Angus Adair: for going to the nerd place with me (especially regarding his blueprinting of a team piece idea for my computer poem) and for summoning The Grinch.

Tazuo Yamaguchi: for having faith in me early on and for the advice about the business side.

Janelle Wilson: for stretching in all the wrong places.

John Staedlar: 100011101100100010111000101010011.

Betsy Gomez: for running one of the best shows I've ever seen. Being there renews everything I like about slam.

Geoff Kagan-Trenchard: for being there from the get.

Emily Kagan-Trenchard: for articulating the clearest explanation of what makes a poem hit that I've ever heard.

Caleb Calbin Fuerte Tumin: for taking Sky Net seriously.

Ekabhumi: for creating a space where I always felt welcome.

Tessa Livingston-Seagull: for bringing me and Jen to Portland... a magical land of bacon donuts and bro-dogs, where even the police station looks like a strip joint.

Jaylee Alde: for the encouragement, and for remembering that what we're doing is supposed to be fun.

Jennifer Brennock: for the enchanted forest.

Lisa Straeley: for attacking it with everything.

Shae Sveniker: the keeper of the light and the lighter. Thanks for making the conversations long and the snow battles short.

Tara Brenner: for the coziest respite from the road that a couple of touring poets could hope for.

Kristen Smith: for celebrating the last show of the tour with an avalanche of rowdy.

Claudia McIsaak: for bettering our understanding the intersections between art and social justice.

Al Moyer: for helping to make the notion of a slam community a reality.

Lucia Misch: for making sure I had plenty of cats around when I was finishing my thesis and for the whole enduring friendship thing.

Elaine Levia: for the orgasmic coffee, the study parties, and the bottomless well of kindness.

David Keali'i MacKenzie: for making it hard to leave Worcester.

Don Phillips: for bringing spoken word to a community that would not otherwise have it and for giving me the opportunity to share in it.

Lauren Teixeira: for the same things I just thanked Don for, and also for the Milpitas Roll and trading Hawaii stories with me.

Denise Jolly: for showing me how to calm down and let the poem do the work.

Elizabeth Doud: for speaking fluent image.

Jennylin Duany: for showing the rest of us how to live.

Jeff Stumpo: for being the most innovative spoken word artist I've ever seen.

Joshua Walters: for the many chickens on Klezmer night.

Josie Mitchell: for being a great host, for giving me a place to be on Thanksgiving, and for making the trek to Pt. Townsend.

Joyce Lee: for inspiring me with her performance chops.

Karen Christensen: for hosting what was probably me and Jen's best show of the tour.

Kate Stewart: for being Kate, mostly.

Suzi Grishpul: for a nice relaxing evening of Gogol Bordello after staring at the computer way, way, way too long.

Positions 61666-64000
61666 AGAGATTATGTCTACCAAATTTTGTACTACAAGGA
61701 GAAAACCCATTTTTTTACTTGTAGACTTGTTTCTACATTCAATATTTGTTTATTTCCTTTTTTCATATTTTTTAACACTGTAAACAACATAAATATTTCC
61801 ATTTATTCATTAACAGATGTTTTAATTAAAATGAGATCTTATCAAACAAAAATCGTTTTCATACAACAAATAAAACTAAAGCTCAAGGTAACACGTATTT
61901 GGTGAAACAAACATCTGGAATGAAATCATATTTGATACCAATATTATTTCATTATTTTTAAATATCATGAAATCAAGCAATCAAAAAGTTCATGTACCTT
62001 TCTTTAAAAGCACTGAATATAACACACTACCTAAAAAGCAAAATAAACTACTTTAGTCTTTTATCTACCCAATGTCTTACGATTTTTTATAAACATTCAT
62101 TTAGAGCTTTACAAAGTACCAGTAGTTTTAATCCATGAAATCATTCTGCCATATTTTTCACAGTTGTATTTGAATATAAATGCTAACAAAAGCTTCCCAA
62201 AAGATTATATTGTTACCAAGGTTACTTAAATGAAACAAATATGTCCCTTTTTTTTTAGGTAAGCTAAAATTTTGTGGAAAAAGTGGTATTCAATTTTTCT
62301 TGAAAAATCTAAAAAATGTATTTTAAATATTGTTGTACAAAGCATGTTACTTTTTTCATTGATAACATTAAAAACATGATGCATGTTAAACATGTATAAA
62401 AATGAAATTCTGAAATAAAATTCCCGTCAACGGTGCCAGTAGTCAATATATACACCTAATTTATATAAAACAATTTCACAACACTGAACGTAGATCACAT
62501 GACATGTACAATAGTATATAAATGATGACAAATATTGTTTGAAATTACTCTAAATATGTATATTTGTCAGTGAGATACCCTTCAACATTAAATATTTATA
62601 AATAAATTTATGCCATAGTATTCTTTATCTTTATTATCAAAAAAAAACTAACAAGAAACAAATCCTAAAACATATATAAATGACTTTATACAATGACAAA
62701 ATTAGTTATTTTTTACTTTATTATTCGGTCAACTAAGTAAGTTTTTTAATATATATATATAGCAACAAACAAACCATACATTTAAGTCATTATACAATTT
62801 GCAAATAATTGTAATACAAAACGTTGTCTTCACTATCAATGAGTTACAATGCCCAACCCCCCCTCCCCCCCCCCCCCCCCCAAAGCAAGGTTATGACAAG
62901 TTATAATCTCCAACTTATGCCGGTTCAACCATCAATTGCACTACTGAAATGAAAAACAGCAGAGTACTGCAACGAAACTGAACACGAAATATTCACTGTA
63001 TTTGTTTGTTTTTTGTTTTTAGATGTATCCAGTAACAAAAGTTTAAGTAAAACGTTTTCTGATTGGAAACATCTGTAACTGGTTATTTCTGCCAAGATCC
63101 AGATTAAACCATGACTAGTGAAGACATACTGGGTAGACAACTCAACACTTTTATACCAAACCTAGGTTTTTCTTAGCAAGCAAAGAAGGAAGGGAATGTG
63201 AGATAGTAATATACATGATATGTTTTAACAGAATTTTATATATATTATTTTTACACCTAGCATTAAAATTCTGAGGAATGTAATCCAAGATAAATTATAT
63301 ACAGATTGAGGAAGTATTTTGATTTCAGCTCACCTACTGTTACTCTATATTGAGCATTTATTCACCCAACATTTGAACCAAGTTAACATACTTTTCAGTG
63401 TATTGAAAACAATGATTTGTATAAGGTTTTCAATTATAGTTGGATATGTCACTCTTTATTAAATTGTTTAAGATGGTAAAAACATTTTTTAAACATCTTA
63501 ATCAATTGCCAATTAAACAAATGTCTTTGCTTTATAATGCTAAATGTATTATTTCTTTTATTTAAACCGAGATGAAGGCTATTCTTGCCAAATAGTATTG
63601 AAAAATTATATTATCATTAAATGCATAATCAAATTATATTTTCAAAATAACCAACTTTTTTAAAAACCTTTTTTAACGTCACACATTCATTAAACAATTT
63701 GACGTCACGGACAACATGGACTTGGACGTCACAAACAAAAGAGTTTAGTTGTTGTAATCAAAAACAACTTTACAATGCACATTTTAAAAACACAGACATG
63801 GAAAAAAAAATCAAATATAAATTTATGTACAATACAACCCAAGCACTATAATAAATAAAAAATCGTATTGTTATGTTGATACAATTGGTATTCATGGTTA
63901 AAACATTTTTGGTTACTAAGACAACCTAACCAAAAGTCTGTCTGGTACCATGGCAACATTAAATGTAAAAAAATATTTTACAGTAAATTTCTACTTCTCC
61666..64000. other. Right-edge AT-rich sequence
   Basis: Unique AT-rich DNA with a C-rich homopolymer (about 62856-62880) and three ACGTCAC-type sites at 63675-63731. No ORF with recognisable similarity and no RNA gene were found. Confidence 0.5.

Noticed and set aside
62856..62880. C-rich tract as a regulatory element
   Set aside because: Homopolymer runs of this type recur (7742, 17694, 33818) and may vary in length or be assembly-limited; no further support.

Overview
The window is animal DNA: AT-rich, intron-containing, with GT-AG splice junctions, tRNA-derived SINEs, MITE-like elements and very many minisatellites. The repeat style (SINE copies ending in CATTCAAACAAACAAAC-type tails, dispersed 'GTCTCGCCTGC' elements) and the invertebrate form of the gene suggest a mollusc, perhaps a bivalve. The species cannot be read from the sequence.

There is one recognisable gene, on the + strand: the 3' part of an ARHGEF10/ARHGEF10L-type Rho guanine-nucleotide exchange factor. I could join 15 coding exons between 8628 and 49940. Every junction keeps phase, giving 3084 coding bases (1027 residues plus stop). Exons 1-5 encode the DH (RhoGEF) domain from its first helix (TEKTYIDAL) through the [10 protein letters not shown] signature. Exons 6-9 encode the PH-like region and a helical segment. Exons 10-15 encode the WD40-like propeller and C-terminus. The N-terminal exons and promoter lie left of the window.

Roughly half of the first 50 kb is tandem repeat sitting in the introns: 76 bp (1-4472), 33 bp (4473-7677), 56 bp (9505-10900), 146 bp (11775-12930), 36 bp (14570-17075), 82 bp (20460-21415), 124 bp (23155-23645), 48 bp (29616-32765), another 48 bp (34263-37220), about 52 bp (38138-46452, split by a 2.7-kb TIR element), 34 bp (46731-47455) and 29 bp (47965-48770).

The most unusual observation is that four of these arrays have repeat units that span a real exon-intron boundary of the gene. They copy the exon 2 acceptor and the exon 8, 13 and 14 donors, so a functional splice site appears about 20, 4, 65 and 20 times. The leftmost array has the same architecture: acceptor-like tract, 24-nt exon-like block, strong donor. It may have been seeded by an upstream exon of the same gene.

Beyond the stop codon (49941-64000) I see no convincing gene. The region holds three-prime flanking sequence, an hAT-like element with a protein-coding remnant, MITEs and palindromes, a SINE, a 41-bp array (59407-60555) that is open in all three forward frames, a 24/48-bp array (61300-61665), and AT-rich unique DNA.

Kevin Sparks: for bringing actual poetry to the San Jose slam.

Tresha Haefner: for looking at my work and leaving no stone unturned.

Lara Bozabalian: for the wrestling match and tag-teaming Kitchen Sessions.

Mark Palos: for going to the nerd place with me over Terminator poetry.

Soonho Song: for being the best teacher I have ever had.

Tanya Brown: for being generally rad, and for exemplifying how to play a serious game without taking the game too seriously.

Erin Likins: for gifting me a poem that could not have come at a more crucial time.

Megan Thoma: for sending me an amazing chapbook in a dinosaur sex envelope.

Nicole Meyer: for resurfacing.

Olga Rosales: for working tirelessly to build a thriving community of artists.

Repo Von Kramm: for one of the greatest poems I've ever seen.

Rob Sturma: for being cool when I mildly fan out on him.

Rose Markowitz: for being a pillar of my home away from home.

Ruben Zamora: for introducing students to poetry with dedication and enthusiasm and for letting me be a part of it.

Mike Simonovich: for schooling me.

Sam Teitel: for the mixed CD that I listened to once, then lost, but that was amazing.

Sarah Fowler: for the RV adventures.

Scorpiana X: for the steadfast support of and contributions to poetry in my home town.

Season Naify: for the kindness and intelligence. People rarely have both in such abundance.

Seth Walker: for almost getting me arrested by suggesting that I swipe food from hotel continental breakfasts.

Stacey Gonzales: for the new do.

Stephen Meads: for being the most fearless performer I've ever seen.

Tracy Vicory-Rosenquest: for making grad school fly by.

Bryan Gigantino: for giving poetry a rest when there's something equally important, yet grossly neglected, to take care of.

Brent Winebrenner: for renewing my excitement for poetry.

Logan, Moises, and Adam: for pushing the boundaries.

Melissa Heagerty: for supporting poetry and resurfacing as one of my greatest friends after years apart, like no time had passed.